Supported by a new, five-year, $2.8 million National Institutes of Health grant awarded to Harald Sontheimer, a glial neurobiologist at the Fralin Biomedical Research Institute at VTC, scientists are probing changes caused by aging in the circulatory system in the normal brain and Alzheimer’s disease brain.
The brain’s ventral lateral geniculate nucleus receives signals from the eye, but it is not associated with classical image-forming. In a new study, Fralin Biomedical Research Institute at VTC neuroscientists reveal newly identified brain cell subtypes unique to this region that form a striking layered formation.
Finkielstein, a molecular biologist and an associate professor in the College of Science, will join the Fralin Biomedical Research Institute at VTC on July 1. Her laboratory, which studies how circadian rhythms are involved in breast cancer progression, will move to the Health Sciences and Technology Campus in Roanoke.
Anthony-Samuel LaMantia, a developmental neurobiologist and a professor at the Fralin Biomedical Research Institute at VTC, has been named the new director of the institute’s Center for Neurobiology Research, according to Michael Friedlander, executive director of the research institute and Virginia Tech vice president for health sciences and technology.
A dose of adenovirus hits most people like a common cold – a cough, a fever, maybe a sore throat. But for an unfortunate few, the usually benign bug hacks the heart’s cellular electrical communication system and sometimes proves fatal.
Forty million Americans are infected with a parasite called Toxoplasma gondii. New research by scientists at the Fralin Biomedical Research Institute at VTC describes how brain circuits change as the parasite finds long-term shelter inside brain cells.
Ubadah Sabbagh, a doctoral candidate in Virginia Tech’s translational biology, medicine, and health program who conducts research at the Fralin Biomedical Research Institute at VTC, has been selected as one of 10 members of the Society for Neuroscience to participate in the Society’s annual Capitol Hill Day on Thursday.
Virginia Tech scientists have discovered that incredibly small particles of an unusual and highly toxic titanium oxide found in coal smog and ash can cause lung damage in mice after a single exposure. The study also shows long-term damage occurring in just six weeks.
Produced by Virginia Tech translational biology, medicine, and health graduate students training at the Fralin Biomedical Research Institute at VTC, the new "Big Lick of Science" podcast explores biomedical research and its relevance to your life and health.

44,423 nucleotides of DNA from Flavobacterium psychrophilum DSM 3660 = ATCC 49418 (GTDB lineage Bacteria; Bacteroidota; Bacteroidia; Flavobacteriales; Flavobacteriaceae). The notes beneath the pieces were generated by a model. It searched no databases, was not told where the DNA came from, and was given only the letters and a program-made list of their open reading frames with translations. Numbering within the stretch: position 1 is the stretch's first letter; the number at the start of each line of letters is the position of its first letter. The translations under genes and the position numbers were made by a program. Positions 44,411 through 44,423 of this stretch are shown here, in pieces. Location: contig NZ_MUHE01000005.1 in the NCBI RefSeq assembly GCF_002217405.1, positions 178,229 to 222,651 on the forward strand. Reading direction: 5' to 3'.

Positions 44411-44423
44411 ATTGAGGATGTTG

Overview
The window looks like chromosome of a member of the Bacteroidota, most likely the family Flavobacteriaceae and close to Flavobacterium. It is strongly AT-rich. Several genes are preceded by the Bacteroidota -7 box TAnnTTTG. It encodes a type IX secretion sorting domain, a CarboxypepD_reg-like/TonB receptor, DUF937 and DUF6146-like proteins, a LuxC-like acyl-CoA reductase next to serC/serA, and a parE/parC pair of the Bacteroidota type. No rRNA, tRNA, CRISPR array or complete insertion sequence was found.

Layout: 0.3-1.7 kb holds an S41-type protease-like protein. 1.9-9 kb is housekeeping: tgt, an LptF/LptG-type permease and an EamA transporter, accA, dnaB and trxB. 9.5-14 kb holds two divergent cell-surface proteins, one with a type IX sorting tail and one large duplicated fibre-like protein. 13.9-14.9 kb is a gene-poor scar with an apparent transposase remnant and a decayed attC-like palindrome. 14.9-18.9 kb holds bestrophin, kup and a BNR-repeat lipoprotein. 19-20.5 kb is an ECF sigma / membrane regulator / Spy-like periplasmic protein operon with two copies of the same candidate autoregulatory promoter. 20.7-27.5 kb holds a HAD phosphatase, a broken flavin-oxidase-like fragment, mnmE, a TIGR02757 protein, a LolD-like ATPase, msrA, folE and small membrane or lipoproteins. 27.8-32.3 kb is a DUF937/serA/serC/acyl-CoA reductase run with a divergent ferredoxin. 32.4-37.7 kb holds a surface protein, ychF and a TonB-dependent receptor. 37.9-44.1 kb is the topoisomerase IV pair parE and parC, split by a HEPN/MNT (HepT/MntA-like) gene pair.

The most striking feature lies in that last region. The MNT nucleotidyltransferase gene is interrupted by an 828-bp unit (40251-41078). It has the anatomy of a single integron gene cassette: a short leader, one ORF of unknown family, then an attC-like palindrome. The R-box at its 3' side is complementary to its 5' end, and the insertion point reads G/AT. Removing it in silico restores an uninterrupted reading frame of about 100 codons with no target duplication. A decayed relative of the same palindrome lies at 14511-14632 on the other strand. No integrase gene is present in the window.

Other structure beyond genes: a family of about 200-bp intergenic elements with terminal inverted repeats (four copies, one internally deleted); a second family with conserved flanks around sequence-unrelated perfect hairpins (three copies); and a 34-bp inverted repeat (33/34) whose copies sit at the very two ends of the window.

Caroline Jones, assistant professor in the Department of Biological Sciences in the College of Science, received the grant to study the factors that underlie the decision-making processes that determine immune cell migration, differentiation, and activation in response to sepsis.
To help women with lupus experience healthy pregnancies and successful outcomes, a team of researchers in the Department of Biomedical Sciences and Pathobiology at the Virginia-Maryland College of Veterinary Medicine explored the possible role of gut microbiota in the link between pregnancy and the exacerbation of lupus.
Virginia Tech President Tim Sands and Carilion Clinic’s President and Chief Executive Officer Nancy Howell Agee set the tone for the meeting by portraying how both organizations have invested significantly throughout the region and across the commonwealth.
Ubadah Sabbagh, a Virginia Tech translational biology, medicine, and health (TBMH) graduate student, has won a National Institutes of Health award that will fund his remaining TBMH predoctoral research and his future postdoctoral research. The award supports outstanding graduate students of underrepresented backgrounds in neuroscience research.
Ubadah Sabbagh, a Virginia Tech translational biology, medicine, and health graduate student working at the Fralin Biomedical Research Institute at VTC, won the award as the most distinguished graduate student.
Amnah Eltahir and Alyssa Brunal-Brown, Virginia Tech graduate students at the Fralin Biomedical Research Institute at VTC, were accepted into the Society for Neuroscience’s fellowship and associate programs, respectively.
Researchers at the Fralin Biomedical Research Institute at VTC have revealed how a genetic message to produce healthy heart tissue is altered in the body during stress and aging to contribute to sudden cardiac death.